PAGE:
# How do aeroplanes fly

1. Mar 22, 2012

### billy92

I am currently looking into how aeroplanes fly for a report which i am writing.

I understand the theory behind the lift force produced by different pressures above and below the wing. However, i need to use equations which i can show how to derive in the report.

I have found the following equation $\frac{1}{2}ρv^{2}AC_{L}$ but i am not sure how to derive this equation.

Thanks

2. Mar 22, 2012

### FAlonso

There is no lengthy derivation process behind this equation. It has emerged from experimentation. Still if you want to read some background about it, pick any basic level Fluid Mechanics book.

3. Mar 22, 2012

### jehan60188

are you sure it's experimentation?
I thought it was using a tiny volume of air (dV), and having it travel above/below the wing at constant pressure?
but yah, look at the first or second (since the first usually deals with units, SI, and stuff like that) chapter of your fluid dynamics book (or the 12th(ish) chapter of a good introductory physics book)

4. Mar 22, 2012

### billy92

The problem is each place i look has different answers to my problem which is making it difficult for me to find out if any lift equations for planes are derived, or just calculated experimentally.

5. Mar 22, 2012

### daric soldar

The equation was found using experimentation, finding the variables of a system that impact the lift and drag forces the most, and using dimensional analysis (basically it's mixing up variables with SI units that are known that eventually all cancel out to give you a term with no units, or a constant value). In this case, the coefficient of lift, CL, is the dimensionless term. The 1/2 was kind of a 'fudge factor' that made the dimensional analysis match up with the experimentation, from what I understand.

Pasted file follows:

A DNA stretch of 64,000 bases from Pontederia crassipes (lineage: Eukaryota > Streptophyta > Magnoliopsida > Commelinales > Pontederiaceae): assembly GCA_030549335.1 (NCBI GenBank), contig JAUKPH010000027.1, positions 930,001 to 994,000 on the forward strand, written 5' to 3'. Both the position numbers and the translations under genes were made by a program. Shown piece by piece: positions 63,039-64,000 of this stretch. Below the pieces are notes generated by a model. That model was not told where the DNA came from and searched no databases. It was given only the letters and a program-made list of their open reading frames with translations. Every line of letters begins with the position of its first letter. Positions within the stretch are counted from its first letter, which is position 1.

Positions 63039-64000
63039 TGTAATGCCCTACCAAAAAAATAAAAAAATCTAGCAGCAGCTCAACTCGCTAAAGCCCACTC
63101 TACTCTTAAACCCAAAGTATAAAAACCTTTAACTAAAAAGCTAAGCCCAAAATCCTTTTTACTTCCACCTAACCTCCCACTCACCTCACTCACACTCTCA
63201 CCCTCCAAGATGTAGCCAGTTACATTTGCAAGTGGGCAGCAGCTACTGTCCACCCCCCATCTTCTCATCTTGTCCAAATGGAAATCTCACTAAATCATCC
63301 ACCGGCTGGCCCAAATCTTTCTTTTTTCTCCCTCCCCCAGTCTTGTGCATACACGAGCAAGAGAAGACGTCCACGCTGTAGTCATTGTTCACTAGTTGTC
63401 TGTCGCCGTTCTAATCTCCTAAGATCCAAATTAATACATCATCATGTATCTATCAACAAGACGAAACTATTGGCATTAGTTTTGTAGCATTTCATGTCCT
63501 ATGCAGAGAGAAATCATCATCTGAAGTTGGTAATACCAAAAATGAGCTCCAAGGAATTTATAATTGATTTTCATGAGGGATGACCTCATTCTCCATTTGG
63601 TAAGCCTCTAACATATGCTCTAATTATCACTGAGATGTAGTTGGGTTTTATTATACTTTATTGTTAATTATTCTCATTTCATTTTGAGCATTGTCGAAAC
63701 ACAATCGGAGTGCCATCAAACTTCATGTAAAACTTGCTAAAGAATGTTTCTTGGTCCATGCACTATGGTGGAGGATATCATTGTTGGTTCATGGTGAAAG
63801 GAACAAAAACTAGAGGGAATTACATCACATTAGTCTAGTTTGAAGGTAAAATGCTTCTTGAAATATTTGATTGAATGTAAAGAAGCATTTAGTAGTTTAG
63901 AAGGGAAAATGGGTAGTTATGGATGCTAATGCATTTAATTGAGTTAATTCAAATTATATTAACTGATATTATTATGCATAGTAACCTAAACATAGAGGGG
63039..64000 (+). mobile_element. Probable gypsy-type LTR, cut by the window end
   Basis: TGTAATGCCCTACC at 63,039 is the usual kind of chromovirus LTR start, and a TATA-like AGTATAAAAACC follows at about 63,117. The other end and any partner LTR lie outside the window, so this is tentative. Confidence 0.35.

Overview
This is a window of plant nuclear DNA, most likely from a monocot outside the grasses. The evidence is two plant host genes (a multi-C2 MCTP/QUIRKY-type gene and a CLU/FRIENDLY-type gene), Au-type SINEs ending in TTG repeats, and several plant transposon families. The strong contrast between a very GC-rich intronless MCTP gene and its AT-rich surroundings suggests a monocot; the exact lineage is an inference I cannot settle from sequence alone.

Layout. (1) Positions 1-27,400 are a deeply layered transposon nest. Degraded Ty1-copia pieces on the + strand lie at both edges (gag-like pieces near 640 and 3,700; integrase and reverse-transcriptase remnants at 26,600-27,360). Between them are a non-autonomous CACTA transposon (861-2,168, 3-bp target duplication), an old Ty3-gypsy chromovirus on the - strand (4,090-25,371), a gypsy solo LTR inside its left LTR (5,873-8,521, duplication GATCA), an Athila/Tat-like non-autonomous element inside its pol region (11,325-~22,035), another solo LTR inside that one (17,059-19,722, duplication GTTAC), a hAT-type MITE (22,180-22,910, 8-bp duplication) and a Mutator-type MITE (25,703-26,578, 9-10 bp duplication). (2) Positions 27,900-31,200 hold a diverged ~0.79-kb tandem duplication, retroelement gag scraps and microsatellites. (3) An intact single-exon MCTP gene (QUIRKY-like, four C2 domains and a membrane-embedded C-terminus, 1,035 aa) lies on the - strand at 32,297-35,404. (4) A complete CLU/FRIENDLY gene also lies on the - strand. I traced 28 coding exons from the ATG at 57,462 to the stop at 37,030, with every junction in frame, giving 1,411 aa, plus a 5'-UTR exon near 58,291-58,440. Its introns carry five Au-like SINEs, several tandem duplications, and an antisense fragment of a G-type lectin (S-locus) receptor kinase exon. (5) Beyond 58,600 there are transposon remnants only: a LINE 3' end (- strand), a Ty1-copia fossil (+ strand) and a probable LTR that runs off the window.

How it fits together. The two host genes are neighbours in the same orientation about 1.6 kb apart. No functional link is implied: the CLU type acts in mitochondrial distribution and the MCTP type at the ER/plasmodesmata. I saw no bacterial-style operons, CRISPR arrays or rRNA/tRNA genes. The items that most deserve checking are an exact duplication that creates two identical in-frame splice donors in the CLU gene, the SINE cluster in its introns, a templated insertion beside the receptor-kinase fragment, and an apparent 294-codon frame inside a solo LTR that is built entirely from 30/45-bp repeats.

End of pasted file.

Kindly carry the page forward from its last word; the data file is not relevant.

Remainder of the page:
This is what I've understood from my Fluid Mechanics course. I, of course, am willing to concede if I have misrepresented the origin of the equation.

6. Mar 22, 2012

### Staff: Mentor

The first part is just kinetic energy of air, which can be derived relatively easily. But lift coefficient can only be derived with extreme difficulty.

7. Mar 25, 2012

The problem is that there is no general, analytical solution for the lift on a given airfoil. The equation incorporating the lift coefficient is an empirical relation that uses the lift coefficient, $C_L$, to simplify the math, but finding that coefficient is something that often has to be done experimentally. In the situations where it can be done analytically, it would be just as easy to calculate the lift directly.

$C_L$ itself is a complicated quantity, as it depends often on the flow velocity, the angle of attack, the density of the air and the shape of the airfoil.

8. Mar 25, 2012

### jim hardy

9. Mar 26, 2012

### darkside00

Thin airfoil theory can give you analytical results:
http://www.desktop.aero/appliedaero/airfoils1/tatderivation.html [Broken]

of course this only applies to thin airfoils

Last edited by a moderator: May 5, 2017
10. Mar 26, 2012

### jhae2.718

Introduction to Flight by Anderson is a good introductory text.

11. Mar 27, 2012

### jenny520

about the topic, which is a good share .thanks!

12. Mar 27, 2012

### darkside00

for thick airfoils, its about naca computations....

13. Mar 31, 2012

### bigfooted

... for which you have Abbott and von Doenhoff's 'theory of wing sections'.

14. Mar 31, 2012

### Cecilia48

http://www.infoocean.info/avatar2.jpg [Broken]There is no lengthy derivation process behind this equation.

Last edited by a moderator: May 5, 2017